Winter-Spring 2012


selected articles from the

Winter-Spring 2012 Newsletter

All Star Volunteers

Members, friends and volunteers gathered to celebrate the accomplishments and honor ACHS volunteers at the annual Volunteer Social Potluck (our volunteers are exceptional cooks too). During 2011, over 3200 volunteer hours were donated thanks to our hard working volunteers. The Stauffer-Will Farm and Village Programs, along with the many events held by ACHS each year take many hands to achieve our goals. More than 100 volunteers donated their time in 2011.
Special attention was given to the members of the ACHS Board, Reg Keddie, Annette James, Roberta Hutton, Brian Asher, Elaine Ihle, Charlotte Hiller and Bill Wettstein for their help and support of staff.
Reg Keddie was given special thanks for the many hours of work that went into the capital campaign and organization of the barn restoration project. Roberta Hutton was recognized for beginning what we hope becomes a tradition in fund-raising; a wonderful dinner at the Stauffer-Will Farm. (This year’s dinner will be held on August 25th.)
We thank each and every volunteer that help to make ACHS a wonderful organization to be a part of.

Spinning for 30 Years

by Kathy Putnam
The Aurora Colony Handspinners’ Guild has been a guild since 1982. It started with a handful of people meeting in the Aurora Colony Museum, but soon outgrew its space. It now meets in Canby, Oregon in a space much more befitting its approximately 150 members.
Every year in mid-March the guild joins with the Aurora Colony Museum and presents their signature event, the Antique Spinning Wheel Showcase.
This is a very special event in which guild members in period costume spend two days spinning on upwards of 30 antique spinning wheels, all in prime working condition.
All of the wheels in the showcase are at least 100-200+ years old. In addition to wheels owned by guild members there will be spinning wheels from the museum collection that were actually used by original Aurora Colony members in the mid to late 1800’s. A key wheel in their collection is a large oscillating frame wheel that allows the operator to sit in a chair and use their foot to operate the spindle.
This March marked the 30th anniversary of this event, which brought 178 visitors to the museum during the show.

Welcome New Staff

ACHS is please to announce the hiring of Kathleen Mason as Marketing and Public Relations Manager. Kathleen brings with her a wide variety of marketing experience working with non-profits in California. She and her husband have moved to the Salem area to be closer to family. Kathleen enjoys history, art and playing with her grandson. Stop by the museum and welcome her to the ACHS Staff.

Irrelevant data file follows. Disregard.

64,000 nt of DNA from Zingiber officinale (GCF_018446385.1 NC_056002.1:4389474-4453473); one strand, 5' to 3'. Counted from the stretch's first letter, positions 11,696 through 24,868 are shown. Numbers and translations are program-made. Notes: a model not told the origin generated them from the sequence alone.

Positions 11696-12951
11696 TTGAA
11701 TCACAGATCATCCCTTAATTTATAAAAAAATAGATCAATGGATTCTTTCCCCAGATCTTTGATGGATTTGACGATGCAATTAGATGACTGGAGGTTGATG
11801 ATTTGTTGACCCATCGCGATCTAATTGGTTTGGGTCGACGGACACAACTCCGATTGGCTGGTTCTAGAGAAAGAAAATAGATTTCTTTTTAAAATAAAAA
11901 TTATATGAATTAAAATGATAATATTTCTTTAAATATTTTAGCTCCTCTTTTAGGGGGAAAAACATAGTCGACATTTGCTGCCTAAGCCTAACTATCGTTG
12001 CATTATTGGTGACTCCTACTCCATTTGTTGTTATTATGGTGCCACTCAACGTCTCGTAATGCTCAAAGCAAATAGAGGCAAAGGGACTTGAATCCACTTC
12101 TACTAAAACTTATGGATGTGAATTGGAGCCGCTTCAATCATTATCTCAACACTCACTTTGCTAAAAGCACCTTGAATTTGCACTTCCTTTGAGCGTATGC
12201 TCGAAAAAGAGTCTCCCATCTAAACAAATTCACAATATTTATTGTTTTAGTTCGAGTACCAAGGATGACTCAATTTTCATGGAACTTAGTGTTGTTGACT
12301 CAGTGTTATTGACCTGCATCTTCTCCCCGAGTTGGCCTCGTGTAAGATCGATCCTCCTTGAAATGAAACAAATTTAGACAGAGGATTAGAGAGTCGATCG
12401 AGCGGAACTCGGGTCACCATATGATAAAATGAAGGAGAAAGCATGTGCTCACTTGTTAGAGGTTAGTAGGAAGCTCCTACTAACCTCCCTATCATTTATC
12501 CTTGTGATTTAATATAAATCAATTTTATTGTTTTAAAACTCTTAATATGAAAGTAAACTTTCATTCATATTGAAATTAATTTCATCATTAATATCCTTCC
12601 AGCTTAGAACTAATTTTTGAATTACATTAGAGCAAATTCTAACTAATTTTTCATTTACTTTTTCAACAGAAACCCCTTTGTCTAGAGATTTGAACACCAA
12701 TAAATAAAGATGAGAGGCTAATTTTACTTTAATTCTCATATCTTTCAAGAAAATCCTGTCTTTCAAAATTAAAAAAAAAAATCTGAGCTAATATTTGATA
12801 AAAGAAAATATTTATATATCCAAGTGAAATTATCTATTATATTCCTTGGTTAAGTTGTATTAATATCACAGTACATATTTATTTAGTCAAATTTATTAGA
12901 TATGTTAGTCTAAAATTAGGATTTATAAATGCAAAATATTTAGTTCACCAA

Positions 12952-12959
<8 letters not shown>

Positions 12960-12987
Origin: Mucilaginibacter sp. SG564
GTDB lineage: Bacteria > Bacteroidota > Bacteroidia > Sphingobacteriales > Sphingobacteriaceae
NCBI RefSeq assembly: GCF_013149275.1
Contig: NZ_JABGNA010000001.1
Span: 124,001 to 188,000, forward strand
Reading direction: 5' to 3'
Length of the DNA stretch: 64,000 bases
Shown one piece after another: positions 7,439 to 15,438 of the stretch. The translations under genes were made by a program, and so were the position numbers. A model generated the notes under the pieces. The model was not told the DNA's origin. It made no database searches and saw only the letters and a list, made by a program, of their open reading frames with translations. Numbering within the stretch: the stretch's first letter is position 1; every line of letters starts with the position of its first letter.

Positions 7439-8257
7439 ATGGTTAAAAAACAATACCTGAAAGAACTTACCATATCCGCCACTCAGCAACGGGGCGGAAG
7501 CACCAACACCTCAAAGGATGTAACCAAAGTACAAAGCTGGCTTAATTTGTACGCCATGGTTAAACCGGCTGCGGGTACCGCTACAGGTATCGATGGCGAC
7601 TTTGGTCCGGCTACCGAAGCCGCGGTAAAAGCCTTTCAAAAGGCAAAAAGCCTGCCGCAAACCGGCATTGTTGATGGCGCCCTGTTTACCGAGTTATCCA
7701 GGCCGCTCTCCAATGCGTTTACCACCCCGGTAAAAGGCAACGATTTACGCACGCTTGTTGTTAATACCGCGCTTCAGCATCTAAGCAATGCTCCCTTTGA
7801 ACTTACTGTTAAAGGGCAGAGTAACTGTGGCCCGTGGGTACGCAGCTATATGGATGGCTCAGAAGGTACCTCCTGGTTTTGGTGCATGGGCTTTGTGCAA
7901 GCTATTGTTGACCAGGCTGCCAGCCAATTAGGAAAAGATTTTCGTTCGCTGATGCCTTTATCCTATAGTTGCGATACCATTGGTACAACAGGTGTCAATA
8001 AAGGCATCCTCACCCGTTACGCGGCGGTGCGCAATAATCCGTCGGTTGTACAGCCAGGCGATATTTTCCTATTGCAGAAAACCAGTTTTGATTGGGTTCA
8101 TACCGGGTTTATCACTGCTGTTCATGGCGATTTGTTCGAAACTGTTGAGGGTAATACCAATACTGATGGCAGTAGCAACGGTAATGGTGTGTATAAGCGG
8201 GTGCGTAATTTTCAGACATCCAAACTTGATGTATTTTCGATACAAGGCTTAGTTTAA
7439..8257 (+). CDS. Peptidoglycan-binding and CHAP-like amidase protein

“Walking With Emma”

by patrick Harris
Marion County Cultural Development awarded a $1500 matching grant to the Aurora Colony Historical Society and the Aurora colony Visitors Association to provide visual and educational tools integrating the Aurora National Historic District with the stories concerning Emma Wagner Geisy, an Aurora Colony member and heroine of a popular series of novels by Oregon author Jane Kirkpatrick. The project includes a map brochure and related signage in the downtown historic district creating a more complete visit for readers. Additionally, the project will result in enhanced museum tours that focus on Emma and the artifacts that tell her story in the museum collection.
The Aurora Colony Visitors Association has a long standing partnership of nearly fifty years with the Aurora Colony Historical Society. While the museum staff now conducts tours and interprets historical information, the workers in the antiques stores also offer a genuine but subtle “backdoor” to history. The economic viability of Aurora’s historic buildings has relied, in large measure, upon a successful antiques industry that began here in 1959, seven years before the museum opened to the public. The business community acts as the first welcome to visitors, providing directions, parking and amenities as well as the volunteer force that maintains the city’s highway grounds, historic bench repainting and individual floral displays at business locations.
This project provides a unique opportunity for Marion County to continue to present itself as Oregon’s historical heartland and also to support a local business group in their efforts to provide an enhanced cultural experience to a growing number of national and international visitors.